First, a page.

scipy.interpolate.splprep(x, w=None, u=None, ub=None, ue=None, k=3, task=0, s=None, t=None, full_output=0, nest=None, per=0, quiet=1)[source]

Find the B-spline representation of an N-dimensional curve.

Given a list of N rank-1 arrays, x, which represent a curve in N-dimensional space parametrized by u, find a smooth approximating spline curve g(u). Uses the FORTRAN routine parcur from FITPACK.


A list of sample vector arrays representing the curve.

warray_like, optional

Strictly positive rank-1 array of weights the same length as x[0]. The weights are used in computing the weighted least-squares spline fit. If the errors in the x values have standard-deviation given by the vector d, then w should be 1/d. Default is ones(len(x[0])).

uarray_like, optional

An array of parameter values. If not given, these values are calculated automatically as M = len(x[0]), where

v[0] = 0

v[i] = v[i-1] + distance(x[i], x[i-1])

u[i] = v[i] / v[M-1]

ub, ueint, optional

The end-points of the parameters interval. Defaults to u[0] and u[-1].

kint, optional

Degree of the spline. Cubic splines are recommended. Even values of k should be avoided especially with a small s-value. 1 <= k <= 5, default is 3.

taskint, optional

If task==0 (default), find t and c for a given smoothing factor, s. If task==1, find t and c for another value of the smoothing factor, s. There must have been a previous call with task=0 or task=1 for the same set of data. If task=-1 find the weighted least square spline for a given set of knots, t.

sfloat, optional

A smoothing condition. The amount of smoothness is determined by satisfying the conditions: sum((w * (y - g))**2,axis=0) <= s, where g(x) is the smoothed interpolation of (x,y). The user can use s to control the trade-off between closeness and smoothness of fit. Larger s means more smoothing while smaller values of s indicate less smoothing. Recommended values of s depend on the weights, w. If the weights represent the inverse of the standard-deviation of y, then a good s value should be found in the range (m-sqrt(2*m),m+sqrt(2*m)), where m is the number of data points in x, y, and w.

tint, optional

The knots needed for task=-1.

full_outputint, optional

If non-zero, then return optional outputs.

nestint, optional

An over-estimate of the total number of knots of the spline to help in determining the storage space. By default nest=m/2. Always large enough is nest=m+k+1.

perint, optional

If non-zero, data points are considered periodic with period x[m-1] - x[0] and a smooth periodic spline approximation is returned. Values of y[m-1] and w[m-1] are not used.

quietint, optional

Non-zero to suppress messages. This parameter is deprecated; use standard Python warning filters instead.


(t,c,k) a tuple containing the vector of knots, the B-spline coefficients, and the degree of the spline.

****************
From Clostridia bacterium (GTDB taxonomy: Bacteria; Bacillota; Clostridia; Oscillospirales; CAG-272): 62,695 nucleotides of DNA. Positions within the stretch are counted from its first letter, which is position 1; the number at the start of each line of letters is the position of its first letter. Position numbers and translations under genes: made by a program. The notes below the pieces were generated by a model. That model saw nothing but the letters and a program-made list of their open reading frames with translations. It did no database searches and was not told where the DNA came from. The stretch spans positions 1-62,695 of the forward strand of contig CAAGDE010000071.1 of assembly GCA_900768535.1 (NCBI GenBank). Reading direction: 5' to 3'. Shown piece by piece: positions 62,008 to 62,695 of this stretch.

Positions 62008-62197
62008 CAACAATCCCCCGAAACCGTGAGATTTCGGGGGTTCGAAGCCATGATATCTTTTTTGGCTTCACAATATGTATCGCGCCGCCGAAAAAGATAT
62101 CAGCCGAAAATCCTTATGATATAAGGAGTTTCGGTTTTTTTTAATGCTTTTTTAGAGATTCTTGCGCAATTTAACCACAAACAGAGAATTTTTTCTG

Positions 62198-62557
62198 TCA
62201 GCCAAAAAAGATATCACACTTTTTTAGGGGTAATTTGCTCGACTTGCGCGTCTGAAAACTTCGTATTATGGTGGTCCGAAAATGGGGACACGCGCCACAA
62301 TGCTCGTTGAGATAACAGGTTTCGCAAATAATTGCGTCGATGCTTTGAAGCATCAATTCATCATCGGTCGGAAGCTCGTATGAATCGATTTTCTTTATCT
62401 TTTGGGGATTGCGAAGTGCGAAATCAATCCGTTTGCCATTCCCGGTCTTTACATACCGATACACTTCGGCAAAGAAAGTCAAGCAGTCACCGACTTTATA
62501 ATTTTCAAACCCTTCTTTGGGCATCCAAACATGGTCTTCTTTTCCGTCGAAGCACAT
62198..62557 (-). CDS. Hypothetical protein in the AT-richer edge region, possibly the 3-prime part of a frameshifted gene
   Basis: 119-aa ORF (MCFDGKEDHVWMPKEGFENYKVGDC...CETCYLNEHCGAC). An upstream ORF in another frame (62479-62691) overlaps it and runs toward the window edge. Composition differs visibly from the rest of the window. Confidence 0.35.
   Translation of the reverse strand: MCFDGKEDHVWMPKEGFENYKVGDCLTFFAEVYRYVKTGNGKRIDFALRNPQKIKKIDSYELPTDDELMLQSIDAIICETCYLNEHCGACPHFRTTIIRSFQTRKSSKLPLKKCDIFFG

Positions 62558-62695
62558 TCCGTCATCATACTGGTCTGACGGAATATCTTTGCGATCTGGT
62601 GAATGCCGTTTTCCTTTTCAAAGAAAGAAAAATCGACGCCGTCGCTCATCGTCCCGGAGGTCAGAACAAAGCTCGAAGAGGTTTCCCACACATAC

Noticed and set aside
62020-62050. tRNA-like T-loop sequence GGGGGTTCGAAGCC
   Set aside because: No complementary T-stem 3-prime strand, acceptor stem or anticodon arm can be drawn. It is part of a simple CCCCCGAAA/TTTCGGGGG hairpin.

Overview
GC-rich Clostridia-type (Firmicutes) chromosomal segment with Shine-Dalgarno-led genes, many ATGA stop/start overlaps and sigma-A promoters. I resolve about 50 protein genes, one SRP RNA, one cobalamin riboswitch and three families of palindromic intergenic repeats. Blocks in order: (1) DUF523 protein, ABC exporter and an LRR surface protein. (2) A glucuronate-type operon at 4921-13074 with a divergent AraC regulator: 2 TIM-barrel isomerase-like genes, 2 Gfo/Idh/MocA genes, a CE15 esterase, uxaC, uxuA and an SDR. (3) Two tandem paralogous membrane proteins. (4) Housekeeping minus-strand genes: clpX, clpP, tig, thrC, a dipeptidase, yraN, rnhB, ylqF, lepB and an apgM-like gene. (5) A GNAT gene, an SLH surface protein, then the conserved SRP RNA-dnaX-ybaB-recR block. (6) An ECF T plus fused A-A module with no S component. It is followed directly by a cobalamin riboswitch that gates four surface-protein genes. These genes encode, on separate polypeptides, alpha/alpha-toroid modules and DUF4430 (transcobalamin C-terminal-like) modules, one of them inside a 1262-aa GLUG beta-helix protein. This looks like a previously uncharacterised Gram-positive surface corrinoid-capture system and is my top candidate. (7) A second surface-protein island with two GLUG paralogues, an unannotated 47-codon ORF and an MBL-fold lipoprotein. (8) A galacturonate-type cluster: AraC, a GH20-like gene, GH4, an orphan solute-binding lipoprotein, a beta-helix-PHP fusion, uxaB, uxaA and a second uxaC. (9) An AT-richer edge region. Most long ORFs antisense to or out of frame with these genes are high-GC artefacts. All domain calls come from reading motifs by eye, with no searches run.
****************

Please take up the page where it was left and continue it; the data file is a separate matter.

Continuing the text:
An array of the values of the parameter.


The weighted sum of squared residuals of the spline approximation.


An integer flag about splrep success. Success is indicated if ier<=0. If ier in [1,2,3] an error occurred but was not raised. Otherwise an error is raised.


A message corresponding to the integer flag, ier.


See splev for evaluation of the spline and its derivatives. The number of dimensions N must be smaller than 11.

The number of coefficients in the c array is k+1 less then the number of knots, len(t). This is in contrast with splrep, which zero-pads the array of coefficients to have the same length as the array of knots. These additional coefficients are ignored by evaluation routines, splev and BSpline.



P. Dierckx, “Algorithms for smoothing data with periodic and parametric splines, Computer Graphics and Image Processing”, 20 (1982) 171-184.


P. Dierckx, “Algorithms for smoothing data with periodic and parametric splines”, report tw55, Dept. Computer Science, K.U.Leuven, 1981.


P. Dierckx, “Curve and surface fitting with splines”, Monographs on Numerical Analysis, Oxford University Press, 1993.


Generate a discretization of a limacon curve in the polar coordinates:

>>> phi = np.linspace(0, 2.*np.pi, 40)
>>> r = 0.5 + np.cos(phi)         # polar coords
>>> x, y = r * np.cos(phi), r * np.sin(phi)    # convert to cartesian

And interpolate:

>>> from scipy.interpolate import splprep, splev
>>> tck, u = splprep([x, y], s=0)
>>> new_points = splev(u, tck)

Notice that (i) we force interpolation by using s=0, (ii) the parameterization, u, is generated automatically. Now plot the result:

>>> import matplotlib.pyplot as plt
>>> fig, ax = plt.subplots()
>>> ax.plot(x, y, 'ro')
>>> ax.plot(new_points[0], new_points[1], 'r-')

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